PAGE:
AQMD plan would fight smog mainly through incentives, not rules

Trucks wait in line to take cargo to a pier in Long Beach in 2014.
(Brian van der Brug / Los Angeles Times)

For decades, regulators have attacked Southern California’s notorious smog through an ever-stricter array of regulations that forced polluters to deploy cleaner technology.

But a plan released Thursday by the South Coast Air Quality Management District takes a more industry-friendly approach. It relies on finding billions in incentive funds to encourage people and businesses to voluntarily transition to lower-polluting cars, trucks and equipment.

The proposal outlines how regulators plan to curb the nation’s worst smog to meet a series of federal deadlines over the next 15 years by giving priority to “nonregulatory” approaches. In addition to seeking $11 to $14 billion in incentive money, the plan would take credit for “co-benefits,” the air quality improvements expected to result from climate change, transportation and energy efficiency programs being carried out by other agencies.


The plan’s reliance on voluntary measures and credits rather than traditional regulations sparked immediate criticism from environmentalists. They said the proposal lacks funding and enforcement mechanisms, and would shift financial responsibility for cleaning the air toward taxpayers and away from polluting industries.

“This is not a real plan, it’s a promise to let polluters off the hook,” said Angela Johnson Meszaros, an attorney for the environmental nonprofit Earthjustice.

The plan is the latest indication of a shift at the powerful pollution control agency, which is responsible for protecting the health of 17 million people across a vast basin that spans Los Angeles, Orange, Riverside and San Bernardino counties.

The AQMD has come under fire from environmentalists and state lawmakers since Republicans took control of its governing board and fired its longtime executive this year, with some new members pledging to make pollution regulations easier on businesses.

Regulators have made tremendous progress on reducing Southern California smog, with pollution levels dropping to about a third of what they were in the 1970s and ’80s. But the the region remains far from meeting federal health standards and progress has leveled off in recent years. AQMD officials say they have nearly exhausted their options for reducing smog-forming pollutants through traditional control measures.

“We think we’ve gone as far as we can and what’s left is going to be these innovative approaches,” said Philip Fine, a deputy executive officer with the air district. “We don’t see any other way.”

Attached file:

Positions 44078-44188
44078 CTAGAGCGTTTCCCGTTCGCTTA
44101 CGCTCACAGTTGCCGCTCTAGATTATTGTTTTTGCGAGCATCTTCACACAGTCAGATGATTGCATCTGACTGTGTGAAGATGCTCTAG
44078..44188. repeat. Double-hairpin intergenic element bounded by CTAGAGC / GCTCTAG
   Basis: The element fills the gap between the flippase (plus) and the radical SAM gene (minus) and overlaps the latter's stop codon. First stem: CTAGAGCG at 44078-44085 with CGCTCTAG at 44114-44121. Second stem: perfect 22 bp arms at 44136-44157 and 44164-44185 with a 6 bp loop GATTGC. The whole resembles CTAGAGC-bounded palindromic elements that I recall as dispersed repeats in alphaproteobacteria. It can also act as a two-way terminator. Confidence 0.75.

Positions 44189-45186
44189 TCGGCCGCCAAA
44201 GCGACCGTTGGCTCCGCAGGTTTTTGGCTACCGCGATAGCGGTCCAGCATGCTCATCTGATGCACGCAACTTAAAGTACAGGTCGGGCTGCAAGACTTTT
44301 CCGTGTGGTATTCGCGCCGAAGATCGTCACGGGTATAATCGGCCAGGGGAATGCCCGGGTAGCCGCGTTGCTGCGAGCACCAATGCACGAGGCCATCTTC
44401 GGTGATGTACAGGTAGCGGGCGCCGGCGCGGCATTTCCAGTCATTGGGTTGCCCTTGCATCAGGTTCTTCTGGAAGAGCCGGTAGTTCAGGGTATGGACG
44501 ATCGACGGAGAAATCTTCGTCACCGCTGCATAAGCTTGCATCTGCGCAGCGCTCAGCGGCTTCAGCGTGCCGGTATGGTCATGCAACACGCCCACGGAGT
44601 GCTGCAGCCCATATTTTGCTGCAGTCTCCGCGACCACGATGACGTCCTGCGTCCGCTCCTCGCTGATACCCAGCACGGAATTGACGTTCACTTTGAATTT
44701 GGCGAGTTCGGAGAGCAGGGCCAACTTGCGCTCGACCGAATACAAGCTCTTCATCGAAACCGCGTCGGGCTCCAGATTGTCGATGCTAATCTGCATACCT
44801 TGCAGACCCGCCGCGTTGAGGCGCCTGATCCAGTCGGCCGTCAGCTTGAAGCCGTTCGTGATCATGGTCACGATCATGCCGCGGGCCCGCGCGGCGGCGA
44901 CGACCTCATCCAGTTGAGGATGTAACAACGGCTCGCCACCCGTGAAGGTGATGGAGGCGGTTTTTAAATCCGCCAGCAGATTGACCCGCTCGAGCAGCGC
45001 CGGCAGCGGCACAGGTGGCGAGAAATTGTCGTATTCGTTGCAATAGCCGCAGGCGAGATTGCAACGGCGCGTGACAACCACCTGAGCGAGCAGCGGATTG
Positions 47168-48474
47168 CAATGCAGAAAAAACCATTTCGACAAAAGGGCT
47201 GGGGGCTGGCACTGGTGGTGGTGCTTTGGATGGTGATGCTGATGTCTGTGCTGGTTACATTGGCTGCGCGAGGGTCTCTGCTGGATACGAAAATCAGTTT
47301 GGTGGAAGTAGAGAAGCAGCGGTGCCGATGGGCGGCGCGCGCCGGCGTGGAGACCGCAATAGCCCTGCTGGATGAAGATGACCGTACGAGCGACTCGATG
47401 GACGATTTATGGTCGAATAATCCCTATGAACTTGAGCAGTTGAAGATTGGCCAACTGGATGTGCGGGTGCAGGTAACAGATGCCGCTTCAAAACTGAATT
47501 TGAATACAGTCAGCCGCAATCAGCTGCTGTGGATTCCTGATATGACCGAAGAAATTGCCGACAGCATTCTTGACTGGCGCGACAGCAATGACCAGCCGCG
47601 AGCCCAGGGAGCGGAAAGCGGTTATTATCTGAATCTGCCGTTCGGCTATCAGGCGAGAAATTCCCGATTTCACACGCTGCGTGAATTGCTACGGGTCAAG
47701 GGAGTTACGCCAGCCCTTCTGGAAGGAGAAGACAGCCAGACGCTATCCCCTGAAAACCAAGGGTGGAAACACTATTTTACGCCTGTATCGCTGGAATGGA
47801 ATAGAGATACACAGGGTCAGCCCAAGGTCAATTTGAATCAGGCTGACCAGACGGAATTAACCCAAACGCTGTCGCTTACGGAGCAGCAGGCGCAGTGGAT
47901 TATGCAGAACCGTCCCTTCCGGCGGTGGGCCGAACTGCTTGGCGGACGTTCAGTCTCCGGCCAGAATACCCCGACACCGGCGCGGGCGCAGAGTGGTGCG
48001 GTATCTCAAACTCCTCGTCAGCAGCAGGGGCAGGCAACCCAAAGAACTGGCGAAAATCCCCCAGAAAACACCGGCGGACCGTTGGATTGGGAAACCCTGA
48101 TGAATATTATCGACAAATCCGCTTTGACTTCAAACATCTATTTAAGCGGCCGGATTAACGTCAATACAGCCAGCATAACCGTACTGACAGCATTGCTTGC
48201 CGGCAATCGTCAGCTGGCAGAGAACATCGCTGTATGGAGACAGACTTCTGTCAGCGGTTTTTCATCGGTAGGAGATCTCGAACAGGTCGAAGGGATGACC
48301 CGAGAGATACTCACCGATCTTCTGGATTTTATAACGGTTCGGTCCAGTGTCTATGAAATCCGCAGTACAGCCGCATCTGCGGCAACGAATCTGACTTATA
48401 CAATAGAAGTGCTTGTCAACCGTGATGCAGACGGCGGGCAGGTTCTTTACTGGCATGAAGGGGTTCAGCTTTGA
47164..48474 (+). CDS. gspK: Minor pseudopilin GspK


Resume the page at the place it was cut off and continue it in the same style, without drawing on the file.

The plan’s main target is ozone, the lung-searing gas that forms when pollution from cars, trucks, factories and other combustion sources reacts in the heat and sunlight. Ozone pollution, which triggers asthma and other respiratory problems, plagues Southern California’s inland valleys and mountains, reaching the nation’s worst levels on hot summer afternoons.

To meet federal health standards, the region must cut emissions of ozone-forming nitrogen oxides to under 100 tons per day by 2031, or 55% beyond all existing regulations, from the current level of about 500 tons per day.

Central to the plan is a proposal to spend $11 billion to $14 billion on emissions-cutting incentive programs over the next 15 years, a nearly 20-fold increase from the $56 million a year in incentive funds the district receives now.

While no specific funding sources were identified, the plan says Congress could create a national fund for cleaning the regions with the most polluted air, an idea modeled on the federal Superfund program for hazardous waste sites.

Evan Gillespie, who directs the Sierra Club’s My Generation campaign, was skeptical. “The air district has no way of paying for the incentives now, nor do they even have a defensible plan to raise the money needed,” he said.

The pursuit of alternatives to traditional regulations reflects a longstanding complaint by local pollution regulators that they have little control over some of the biggest sources of pollution. While heavy-duty trucks, cars, locomotives, cargo ships and other mobile sources emit more than 80% of the region’s nitrogen oxides, they are regulated by state and federal authorities.


Among the measures proposed in the plan is an ultra-low emissions standard for heavy-duty trucks that the air district has petitioned the U.S. Environmental Protection Agency to adopt.

The plan identifies some traditional regulations to cut pollution from industrial flares, as well as from cooking burners in homes and restaurants. It also includes a proposal for additional pollution cuts to a cap-and-trade program for oil refineries and other major facilities that is likely to face opposition from the petroleum industry. But the strategies for cutting emissions from facilities in the freight sector -- including ports, warehouses and rail yards -- would be executed on a voluntary basis, AQMD officials said.

Business groups said they were reviewing the plan.

In a statement, Western States Petroleum Assn. President Catherine Reheis-Boyd said her group wants to work “toward a thoughtful, balanced approach that is in the overall best interest of the South Coast Basin.”

The public has until Aug. 19 to comment on the plan before it is revised. Officials expect the proposal to go before the air-quality board for consideration in December. The state Air Resources Board must approve the plan before sending it along to the EPA for review.



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